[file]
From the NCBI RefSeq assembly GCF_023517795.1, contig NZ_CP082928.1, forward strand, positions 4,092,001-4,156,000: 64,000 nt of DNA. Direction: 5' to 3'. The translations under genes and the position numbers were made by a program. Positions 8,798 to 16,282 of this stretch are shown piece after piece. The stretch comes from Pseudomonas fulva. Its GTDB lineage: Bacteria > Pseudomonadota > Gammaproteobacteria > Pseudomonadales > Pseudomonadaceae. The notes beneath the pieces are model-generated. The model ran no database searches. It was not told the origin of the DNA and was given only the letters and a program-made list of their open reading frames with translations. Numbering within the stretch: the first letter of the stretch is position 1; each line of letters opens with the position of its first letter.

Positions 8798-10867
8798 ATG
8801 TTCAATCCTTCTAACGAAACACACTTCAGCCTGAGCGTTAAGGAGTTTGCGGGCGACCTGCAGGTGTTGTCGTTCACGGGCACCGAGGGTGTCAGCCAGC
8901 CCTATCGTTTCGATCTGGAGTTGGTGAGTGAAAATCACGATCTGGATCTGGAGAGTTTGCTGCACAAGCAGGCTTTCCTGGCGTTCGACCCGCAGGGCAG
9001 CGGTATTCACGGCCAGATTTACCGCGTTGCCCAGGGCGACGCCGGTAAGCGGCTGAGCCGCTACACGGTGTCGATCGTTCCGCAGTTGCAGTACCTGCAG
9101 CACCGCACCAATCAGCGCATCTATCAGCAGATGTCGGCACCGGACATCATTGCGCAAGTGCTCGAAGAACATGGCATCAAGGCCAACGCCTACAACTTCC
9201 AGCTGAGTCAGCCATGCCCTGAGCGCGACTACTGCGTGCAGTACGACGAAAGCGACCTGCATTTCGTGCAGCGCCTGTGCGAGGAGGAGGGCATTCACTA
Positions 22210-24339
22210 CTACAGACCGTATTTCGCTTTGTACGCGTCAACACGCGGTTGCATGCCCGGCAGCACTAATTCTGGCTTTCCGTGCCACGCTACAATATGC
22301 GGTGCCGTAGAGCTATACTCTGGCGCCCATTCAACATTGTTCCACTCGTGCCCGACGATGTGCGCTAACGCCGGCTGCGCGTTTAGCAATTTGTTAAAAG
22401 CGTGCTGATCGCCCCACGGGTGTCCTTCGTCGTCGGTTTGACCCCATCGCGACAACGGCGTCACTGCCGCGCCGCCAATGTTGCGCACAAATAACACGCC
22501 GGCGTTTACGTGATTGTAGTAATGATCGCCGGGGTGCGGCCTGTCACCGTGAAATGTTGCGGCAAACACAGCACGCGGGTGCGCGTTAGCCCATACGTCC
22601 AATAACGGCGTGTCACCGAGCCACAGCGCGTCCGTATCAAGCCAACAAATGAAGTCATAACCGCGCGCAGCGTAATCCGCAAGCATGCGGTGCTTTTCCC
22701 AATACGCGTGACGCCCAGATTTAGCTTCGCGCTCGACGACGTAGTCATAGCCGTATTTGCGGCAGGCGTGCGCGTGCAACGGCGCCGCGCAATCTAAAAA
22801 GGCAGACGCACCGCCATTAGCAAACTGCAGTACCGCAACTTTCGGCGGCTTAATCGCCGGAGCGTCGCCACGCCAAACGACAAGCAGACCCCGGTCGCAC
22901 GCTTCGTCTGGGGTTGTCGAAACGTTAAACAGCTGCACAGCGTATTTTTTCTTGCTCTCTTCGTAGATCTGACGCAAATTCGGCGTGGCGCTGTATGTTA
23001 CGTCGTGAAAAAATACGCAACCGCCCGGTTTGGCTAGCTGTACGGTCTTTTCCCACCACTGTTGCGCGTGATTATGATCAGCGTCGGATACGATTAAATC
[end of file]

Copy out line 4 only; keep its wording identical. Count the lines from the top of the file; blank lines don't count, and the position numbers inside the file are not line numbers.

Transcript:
8801 TTCAATCCTTCTAACGAAACACACTTCAGCCTGAGCGTTAAGGAGTTTGCGGGCGACCTGCAGGTGTTGTCGTTCACGGGCACCGAGGGTGTCAGCCAGC